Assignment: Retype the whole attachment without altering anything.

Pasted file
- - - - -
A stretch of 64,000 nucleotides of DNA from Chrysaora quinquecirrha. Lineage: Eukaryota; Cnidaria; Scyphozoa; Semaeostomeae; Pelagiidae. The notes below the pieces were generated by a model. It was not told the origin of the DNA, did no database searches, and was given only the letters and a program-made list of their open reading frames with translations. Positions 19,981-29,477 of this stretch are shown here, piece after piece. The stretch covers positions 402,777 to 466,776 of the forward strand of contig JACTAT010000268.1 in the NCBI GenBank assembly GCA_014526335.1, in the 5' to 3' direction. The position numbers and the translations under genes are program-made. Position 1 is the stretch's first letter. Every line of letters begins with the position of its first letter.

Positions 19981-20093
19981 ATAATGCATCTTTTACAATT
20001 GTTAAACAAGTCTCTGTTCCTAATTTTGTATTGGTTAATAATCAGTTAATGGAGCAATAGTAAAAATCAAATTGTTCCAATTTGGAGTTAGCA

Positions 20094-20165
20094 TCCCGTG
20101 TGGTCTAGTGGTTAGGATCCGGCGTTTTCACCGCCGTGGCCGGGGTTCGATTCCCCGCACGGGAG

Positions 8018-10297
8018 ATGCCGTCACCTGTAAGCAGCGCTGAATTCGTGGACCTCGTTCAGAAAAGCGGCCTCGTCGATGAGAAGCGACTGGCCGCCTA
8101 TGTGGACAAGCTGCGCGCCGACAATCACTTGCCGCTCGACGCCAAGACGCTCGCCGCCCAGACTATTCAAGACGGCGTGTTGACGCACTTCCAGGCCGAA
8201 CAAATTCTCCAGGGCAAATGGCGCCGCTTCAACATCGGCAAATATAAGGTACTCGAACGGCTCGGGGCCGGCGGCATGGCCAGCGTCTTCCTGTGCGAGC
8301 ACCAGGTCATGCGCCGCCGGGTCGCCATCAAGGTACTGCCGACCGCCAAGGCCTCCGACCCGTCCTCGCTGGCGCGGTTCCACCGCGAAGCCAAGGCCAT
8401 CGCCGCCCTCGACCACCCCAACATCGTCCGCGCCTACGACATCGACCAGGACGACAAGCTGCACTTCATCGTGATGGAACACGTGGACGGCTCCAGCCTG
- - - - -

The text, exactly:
A stretch of 64,000 nucleotides of DNA from Chrysaora quinquecirrha. Lineage: Eukaryota; Cnidaria; Scyphozoa; Semaeostomeae; Pelagiidae. The notes below the pieces were generated by a model. It was not told the origin of the DNA, did no database searches, and was given only the letters and a program-made list of their open reading frames with translations. Positions 19,981-29,477 of this stretch are shown here, piece after piece. The stretch covers positions 402,777 to 466,776 of the forward strand of contig JACTAT010000268.1 in the NCBI GenBank assembly GCA_014526335.1, in the 5' to 3' direction. The position numbers and the translations under genes are program-made. Position 1 is the stretch's first letter. Every line of letters begins with the position of its first letter.

Positions 19981-20093
19981 ATAATGCATCTTTTACAATT
20001 GTTAAACAAGTCTCTGTTCCTAATTTTGTATTGGTTAATAATCAGTTAATGGAGCAATAGTAAAAATCAAATTGTTCCAATTTGGAGTTAGCA

Positions 20094-20165
20094 TCCCGTG
20101 TGGTCTAGTGGTTAGGATCCGGCGTTTTCACCGCCGTGGCCGGGGTTCGATTCCCCGCACGGGAG

Positions 8018-10297
8018 ATGCCGTCACCTGTAAGCAGCGCTGAATTCGTGGACCTCGTTCAGAAAAGCGGCCTCGTCGATGAGAAGCGACTGGCCGCCTA
8101 TGTGGACAAGCTGCGCGCCGACAATCACTTGCCGCTCGACGCCAAGACGCTCGCCGCCCAGACTATTCAAGACGGCGTGTTGACGCACTTCCAGGCCGAA
8201 CAAATTCTCCAGGGCAAATGGCGCCGCTTCAACATCGGCAAATATAAGGTACTCGAACGGCTCGGGGCCGGCGGCATGGCCAGCGTCTTCCTGTGCGAGC
8301 ACCAGGTCATGCGCCGCCGGGTCGCCATCAAGGTACTGCCGACCGCCAAGGCCTCCGACCCGTCCTCGCTGGCGCGGTTCCACCGCGAAGCCAAGGCCAT
8401 CGCCGCCCTCGACCACCCCAACATCGTCCGCGCCTACGACATCGACCAGGACGACAAGCTGCACTTCATCGTGATGGAACACGTGGACGGCTCCAGCCTG